So please sponsor me to hurl myself out of a plane from 21,000ft.  It’s a terrifying thought and not even having a strapping skydive instructor strapped to my back makes it sound any better! Whatever you can give will make a huge difference in the future of all CF sufferers and in particular Minty and her amazing family x

Stafford Wilson

I’ve been a very good friend of Minty’s dad since we were in University together in the early 90’s. When I heard the news that his new baby daughter had cystic fibrosis I was very concerned for everyone. I cannot imagine the emotions and stresses that Paul and Sethina have been through in Minty’s first year, but when I visited the other day I had a great time playing with Minty and whatever struggles they have gone through, I think Minty is testament to what an amazing job they are doing.

Doing this Skydive is a way for me to kill several birds (hopefully not literally!); to give my support to the family and to the research that could make such a massive difference to Minty’s life, to realise a dream I’ve had for years of doing something like this, and to lose a little weight to get fit for it. I’m also really glad that I’m doing this with Paul – as we have been through a fair few scrapes/adventures together!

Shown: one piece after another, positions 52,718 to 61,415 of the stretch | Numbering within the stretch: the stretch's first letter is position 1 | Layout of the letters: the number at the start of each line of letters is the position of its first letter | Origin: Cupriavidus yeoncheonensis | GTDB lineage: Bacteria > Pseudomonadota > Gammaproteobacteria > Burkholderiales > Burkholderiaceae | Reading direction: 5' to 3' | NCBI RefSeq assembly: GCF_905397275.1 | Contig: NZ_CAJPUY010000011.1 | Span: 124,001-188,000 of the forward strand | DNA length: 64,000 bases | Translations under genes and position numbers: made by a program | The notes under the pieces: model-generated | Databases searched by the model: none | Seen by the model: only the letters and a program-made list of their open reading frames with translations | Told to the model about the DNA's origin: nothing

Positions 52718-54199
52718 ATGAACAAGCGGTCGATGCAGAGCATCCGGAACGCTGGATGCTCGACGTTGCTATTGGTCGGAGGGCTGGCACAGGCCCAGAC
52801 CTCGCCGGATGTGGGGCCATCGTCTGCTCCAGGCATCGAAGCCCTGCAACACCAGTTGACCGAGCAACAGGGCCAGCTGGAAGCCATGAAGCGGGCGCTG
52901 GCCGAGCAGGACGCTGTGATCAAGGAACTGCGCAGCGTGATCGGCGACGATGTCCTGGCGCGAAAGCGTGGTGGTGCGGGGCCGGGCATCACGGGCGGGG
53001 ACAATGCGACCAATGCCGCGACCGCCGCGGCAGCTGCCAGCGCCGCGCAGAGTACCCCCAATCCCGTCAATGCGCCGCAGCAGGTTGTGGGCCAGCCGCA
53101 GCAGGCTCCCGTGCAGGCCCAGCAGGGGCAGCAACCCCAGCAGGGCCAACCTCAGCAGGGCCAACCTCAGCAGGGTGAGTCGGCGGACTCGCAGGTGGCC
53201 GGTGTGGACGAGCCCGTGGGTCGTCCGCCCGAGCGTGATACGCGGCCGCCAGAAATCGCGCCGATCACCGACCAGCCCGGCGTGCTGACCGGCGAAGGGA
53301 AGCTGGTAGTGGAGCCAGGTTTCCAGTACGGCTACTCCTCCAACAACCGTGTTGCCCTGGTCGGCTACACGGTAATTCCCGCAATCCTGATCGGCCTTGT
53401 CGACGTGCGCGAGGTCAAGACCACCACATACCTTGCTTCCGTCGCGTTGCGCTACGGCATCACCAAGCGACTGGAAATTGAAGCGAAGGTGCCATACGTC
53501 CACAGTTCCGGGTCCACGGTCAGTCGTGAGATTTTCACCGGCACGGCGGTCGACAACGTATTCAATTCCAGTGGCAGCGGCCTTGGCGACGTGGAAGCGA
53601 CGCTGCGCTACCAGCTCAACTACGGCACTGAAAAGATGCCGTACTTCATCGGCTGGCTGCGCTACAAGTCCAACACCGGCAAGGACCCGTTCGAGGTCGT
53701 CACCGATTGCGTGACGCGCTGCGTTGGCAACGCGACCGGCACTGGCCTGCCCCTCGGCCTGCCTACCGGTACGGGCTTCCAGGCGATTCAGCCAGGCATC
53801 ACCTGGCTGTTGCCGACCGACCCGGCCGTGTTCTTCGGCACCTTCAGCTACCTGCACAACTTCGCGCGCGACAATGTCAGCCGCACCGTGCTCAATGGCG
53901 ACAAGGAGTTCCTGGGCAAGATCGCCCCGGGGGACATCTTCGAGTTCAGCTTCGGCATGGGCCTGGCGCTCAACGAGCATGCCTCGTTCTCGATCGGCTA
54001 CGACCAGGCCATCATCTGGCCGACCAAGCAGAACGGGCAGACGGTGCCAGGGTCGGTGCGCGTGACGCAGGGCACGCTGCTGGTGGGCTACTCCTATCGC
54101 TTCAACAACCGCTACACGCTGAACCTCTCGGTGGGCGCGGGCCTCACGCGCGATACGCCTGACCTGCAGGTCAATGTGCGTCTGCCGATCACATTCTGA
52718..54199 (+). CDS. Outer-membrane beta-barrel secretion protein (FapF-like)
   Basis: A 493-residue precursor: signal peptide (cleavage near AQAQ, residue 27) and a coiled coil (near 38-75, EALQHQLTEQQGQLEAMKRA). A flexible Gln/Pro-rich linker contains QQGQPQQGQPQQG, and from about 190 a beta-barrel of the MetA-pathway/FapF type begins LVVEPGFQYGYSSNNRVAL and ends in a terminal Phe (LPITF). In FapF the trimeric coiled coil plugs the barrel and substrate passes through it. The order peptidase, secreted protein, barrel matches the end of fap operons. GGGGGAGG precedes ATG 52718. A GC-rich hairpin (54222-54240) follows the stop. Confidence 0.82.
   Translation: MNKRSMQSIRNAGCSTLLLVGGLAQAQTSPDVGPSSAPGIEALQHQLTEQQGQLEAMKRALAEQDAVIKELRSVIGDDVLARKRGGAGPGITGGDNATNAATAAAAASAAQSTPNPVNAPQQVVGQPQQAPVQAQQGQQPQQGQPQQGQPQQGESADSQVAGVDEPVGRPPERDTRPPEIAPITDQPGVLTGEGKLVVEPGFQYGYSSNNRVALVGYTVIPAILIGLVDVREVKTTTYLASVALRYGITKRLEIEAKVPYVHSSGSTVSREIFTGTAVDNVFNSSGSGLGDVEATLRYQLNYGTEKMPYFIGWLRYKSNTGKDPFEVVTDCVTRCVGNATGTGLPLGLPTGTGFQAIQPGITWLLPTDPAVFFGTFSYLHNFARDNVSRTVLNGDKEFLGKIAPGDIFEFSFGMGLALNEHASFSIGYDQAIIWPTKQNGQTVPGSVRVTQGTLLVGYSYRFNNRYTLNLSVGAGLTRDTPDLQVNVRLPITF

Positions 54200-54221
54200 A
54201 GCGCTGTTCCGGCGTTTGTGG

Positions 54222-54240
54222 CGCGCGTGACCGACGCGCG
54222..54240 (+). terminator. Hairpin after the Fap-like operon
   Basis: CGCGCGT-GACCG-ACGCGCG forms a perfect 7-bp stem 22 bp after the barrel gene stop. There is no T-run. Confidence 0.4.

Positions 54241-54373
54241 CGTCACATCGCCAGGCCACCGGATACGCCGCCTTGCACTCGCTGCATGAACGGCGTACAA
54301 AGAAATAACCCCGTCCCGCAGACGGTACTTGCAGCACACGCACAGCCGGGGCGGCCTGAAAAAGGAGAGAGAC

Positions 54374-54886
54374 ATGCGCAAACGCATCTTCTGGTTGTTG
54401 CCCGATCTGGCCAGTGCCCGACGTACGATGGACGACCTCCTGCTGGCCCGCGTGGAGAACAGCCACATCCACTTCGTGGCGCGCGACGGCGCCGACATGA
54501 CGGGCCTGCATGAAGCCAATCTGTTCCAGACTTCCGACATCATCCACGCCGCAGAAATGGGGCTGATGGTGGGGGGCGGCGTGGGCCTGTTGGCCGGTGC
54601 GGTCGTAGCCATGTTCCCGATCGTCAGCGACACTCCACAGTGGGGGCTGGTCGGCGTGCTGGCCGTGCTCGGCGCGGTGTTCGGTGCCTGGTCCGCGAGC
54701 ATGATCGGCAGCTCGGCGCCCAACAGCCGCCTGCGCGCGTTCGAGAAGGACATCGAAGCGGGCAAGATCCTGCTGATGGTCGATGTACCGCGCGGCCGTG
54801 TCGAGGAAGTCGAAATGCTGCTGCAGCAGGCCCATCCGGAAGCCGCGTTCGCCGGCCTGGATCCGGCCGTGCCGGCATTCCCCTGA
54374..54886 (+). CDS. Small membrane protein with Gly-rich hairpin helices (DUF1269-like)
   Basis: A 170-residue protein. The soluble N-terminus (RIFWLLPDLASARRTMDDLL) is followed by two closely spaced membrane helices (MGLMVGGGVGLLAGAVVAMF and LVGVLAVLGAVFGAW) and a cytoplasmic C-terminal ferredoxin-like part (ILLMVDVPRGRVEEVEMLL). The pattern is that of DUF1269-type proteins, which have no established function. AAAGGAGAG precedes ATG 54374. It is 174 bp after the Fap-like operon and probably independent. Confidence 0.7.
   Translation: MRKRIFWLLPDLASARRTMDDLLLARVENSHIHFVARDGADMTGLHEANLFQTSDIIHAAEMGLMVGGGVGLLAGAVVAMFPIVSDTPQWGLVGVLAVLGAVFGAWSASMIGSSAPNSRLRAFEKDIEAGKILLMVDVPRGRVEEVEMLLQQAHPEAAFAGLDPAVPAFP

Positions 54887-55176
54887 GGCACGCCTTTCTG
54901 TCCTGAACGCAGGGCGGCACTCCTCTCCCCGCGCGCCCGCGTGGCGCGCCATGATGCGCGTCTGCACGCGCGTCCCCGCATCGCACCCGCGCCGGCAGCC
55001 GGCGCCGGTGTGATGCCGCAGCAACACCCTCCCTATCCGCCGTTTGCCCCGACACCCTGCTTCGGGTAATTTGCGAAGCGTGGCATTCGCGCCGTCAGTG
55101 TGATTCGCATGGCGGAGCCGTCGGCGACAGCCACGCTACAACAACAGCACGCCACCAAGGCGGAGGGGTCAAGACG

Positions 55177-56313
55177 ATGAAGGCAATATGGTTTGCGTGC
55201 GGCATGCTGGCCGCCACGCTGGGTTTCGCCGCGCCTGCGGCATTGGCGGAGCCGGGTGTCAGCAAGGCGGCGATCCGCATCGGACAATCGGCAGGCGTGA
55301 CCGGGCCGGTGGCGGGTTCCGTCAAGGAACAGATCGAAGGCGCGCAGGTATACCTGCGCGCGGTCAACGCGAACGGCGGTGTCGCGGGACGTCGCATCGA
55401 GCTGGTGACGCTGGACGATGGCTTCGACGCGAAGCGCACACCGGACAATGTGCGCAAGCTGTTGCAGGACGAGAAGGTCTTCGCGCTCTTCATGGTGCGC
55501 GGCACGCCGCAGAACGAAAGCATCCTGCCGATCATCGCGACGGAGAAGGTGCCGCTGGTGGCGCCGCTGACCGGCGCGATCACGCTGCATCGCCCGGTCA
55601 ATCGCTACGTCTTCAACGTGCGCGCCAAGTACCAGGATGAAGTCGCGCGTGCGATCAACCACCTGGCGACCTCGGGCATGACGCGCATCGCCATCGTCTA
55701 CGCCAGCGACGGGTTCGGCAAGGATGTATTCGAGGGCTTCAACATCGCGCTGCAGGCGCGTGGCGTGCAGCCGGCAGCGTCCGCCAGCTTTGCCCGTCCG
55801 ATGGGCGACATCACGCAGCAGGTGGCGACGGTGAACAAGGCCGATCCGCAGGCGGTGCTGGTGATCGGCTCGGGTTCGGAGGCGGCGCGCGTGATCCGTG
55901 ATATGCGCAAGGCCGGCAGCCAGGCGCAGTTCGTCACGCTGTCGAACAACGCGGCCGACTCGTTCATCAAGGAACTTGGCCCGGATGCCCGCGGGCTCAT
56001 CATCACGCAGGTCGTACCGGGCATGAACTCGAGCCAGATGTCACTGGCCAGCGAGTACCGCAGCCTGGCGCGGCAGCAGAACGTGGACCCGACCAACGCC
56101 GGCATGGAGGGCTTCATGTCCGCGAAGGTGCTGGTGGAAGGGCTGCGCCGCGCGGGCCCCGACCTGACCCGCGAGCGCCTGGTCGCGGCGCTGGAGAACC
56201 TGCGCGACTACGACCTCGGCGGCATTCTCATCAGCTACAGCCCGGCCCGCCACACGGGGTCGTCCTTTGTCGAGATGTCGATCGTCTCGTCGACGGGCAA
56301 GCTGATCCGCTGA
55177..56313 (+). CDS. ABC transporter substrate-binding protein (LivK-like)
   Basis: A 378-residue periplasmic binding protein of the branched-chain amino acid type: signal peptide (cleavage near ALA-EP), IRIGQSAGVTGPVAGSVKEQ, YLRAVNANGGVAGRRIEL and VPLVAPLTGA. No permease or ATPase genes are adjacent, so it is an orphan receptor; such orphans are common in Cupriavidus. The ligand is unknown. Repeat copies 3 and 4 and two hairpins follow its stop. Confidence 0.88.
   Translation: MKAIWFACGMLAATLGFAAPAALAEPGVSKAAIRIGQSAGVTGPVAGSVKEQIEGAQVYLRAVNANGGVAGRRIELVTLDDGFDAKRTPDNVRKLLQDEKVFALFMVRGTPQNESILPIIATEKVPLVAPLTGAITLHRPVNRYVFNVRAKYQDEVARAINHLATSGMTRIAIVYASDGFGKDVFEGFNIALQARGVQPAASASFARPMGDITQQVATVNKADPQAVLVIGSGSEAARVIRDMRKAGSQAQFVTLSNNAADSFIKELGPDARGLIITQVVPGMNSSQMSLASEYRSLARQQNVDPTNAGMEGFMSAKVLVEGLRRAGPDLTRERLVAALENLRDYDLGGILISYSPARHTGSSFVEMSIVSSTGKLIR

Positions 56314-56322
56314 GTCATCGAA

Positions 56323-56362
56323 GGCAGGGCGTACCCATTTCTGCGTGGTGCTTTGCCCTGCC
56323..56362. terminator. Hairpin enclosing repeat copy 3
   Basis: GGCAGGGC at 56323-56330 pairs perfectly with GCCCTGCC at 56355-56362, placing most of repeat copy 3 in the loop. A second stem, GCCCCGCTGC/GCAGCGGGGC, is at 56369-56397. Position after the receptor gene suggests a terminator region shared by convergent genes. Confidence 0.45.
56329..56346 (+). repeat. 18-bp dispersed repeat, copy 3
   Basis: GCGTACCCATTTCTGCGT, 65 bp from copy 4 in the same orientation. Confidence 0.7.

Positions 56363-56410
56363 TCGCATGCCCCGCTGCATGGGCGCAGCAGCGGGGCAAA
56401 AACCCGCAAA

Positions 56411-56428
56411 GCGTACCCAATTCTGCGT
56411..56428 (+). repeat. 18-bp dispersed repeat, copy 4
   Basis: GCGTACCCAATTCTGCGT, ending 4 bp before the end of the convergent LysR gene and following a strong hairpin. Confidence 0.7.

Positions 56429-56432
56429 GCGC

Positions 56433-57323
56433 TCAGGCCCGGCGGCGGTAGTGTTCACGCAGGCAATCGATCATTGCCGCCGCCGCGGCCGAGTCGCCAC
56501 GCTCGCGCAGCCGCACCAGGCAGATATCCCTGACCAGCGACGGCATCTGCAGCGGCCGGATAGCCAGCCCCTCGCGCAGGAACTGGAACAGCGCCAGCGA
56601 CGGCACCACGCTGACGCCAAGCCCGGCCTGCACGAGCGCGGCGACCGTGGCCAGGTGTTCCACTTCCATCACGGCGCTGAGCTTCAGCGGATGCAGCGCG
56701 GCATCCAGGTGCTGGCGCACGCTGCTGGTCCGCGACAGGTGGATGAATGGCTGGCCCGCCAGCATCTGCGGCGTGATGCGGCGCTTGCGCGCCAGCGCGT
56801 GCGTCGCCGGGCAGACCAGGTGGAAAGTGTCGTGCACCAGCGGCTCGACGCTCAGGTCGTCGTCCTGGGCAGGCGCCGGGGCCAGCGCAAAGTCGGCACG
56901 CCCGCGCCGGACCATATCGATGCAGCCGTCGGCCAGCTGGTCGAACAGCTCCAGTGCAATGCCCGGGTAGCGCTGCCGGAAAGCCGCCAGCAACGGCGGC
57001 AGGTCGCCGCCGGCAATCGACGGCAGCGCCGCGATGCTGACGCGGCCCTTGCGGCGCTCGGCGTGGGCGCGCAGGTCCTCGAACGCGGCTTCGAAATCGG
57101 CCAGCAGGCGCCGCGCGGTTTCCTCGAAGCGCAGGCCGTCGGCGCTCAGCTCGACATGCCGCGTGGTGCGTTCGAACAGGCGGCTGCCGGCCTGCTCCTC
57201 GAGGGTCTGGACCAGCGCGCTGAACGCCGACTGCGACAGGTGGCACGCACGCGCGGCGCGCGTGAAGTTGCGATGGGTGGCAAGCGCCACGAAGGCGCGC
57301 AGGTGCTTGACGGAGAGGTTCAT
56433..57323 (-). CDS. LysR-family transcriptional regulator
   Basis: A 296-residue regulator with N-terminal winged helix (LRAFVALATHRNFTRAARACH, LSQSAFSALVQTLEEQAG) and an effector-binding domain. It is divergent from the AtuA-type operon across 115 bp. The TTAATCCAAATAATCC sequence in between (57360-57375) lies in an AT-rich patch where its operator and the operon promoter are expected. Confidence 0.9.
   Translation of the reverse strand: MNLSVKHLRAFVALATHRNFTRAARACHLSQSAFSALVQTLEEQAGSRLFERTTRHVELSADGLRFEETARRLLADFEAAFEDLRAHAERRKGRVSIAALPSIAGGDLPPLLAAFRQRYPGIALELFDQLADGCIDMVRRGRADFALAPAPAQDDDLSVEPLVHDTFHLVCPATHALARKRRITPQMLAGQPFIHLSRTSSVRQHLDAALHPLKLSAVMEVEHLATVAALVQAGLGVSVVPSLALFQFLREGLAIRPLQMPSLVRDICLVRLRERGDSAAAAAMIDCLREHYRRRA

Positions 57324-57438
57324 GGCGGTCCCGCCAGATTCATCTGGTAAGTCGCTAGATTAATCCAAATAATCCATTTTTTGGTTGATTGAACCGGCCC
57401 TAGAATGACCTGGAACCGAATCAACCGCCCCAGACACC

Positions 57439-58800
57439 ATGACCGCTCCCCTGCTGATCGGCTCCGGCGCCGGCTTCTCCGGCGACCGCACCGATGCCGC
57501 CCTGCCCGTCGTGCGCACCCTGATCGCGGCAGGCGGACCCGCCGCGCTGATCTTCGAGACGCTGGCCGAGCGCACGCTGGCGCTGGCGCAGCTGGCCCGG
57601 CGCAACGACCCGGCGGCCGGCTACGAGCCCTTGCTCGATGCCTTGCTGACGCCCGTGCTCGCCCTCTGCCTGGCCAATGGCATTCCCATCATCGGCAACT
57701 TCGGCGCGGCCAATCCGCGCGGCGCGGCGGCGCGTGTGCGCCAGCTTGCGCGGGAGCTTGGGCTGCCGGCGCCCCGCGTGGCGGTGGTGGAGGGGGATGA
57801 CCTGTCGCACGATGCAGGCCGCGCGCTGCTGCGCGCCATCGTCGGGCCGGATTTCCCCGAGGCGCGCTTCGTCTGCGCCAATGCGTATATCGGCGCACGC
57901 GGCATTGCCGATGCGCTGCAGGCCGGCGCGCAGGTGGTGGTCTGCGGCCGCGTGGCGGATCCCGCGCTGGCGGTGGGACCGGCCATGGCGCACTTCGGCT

So please sponsor me/us and make the difference when we’re jumping out of a plane at 10,000 feet!

Vicky Pyne

As a medic, I understand the clinical side of Cystic Fibrosis and have spent time with patients with the condition. I can see how research has already made a huge improvements in healthcare for those with the condition but I also see how much further we have to go.

As a mummy, I can’t imagine how I’d deal with the news of a diagnosis of life-limiting condition such as CF in my own children. I see how much daily effort (over and above all the things that you do as a parent anyway) Sethina and Paul make with Minty to give her the best possible chance at a normal life.

As a mummy-medic, Sethina has been an inspiration to me for quite a while – she was very important to me in helping me make one of the best decisions of my life to retrain as a doctor. I’m doing this for her, for her gorgeous daughter and for all the other people for whom more money into research via the CF Trust can make an enormous and positive difference to their lives.

I’m not normally scared by much at all but the idea of a skydive genuinely terrifies me – I am seriously only doing this to raise a big wodge of money – let’s make this happen!

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Our jump date is set for June 8th 2014 in sunny Swindon.

The Longest Journey. Anaesthetics Here I Come!

For me children and career are entwined in a complicated relationship of progression and pause. Had I never had children I would never have become a doctor.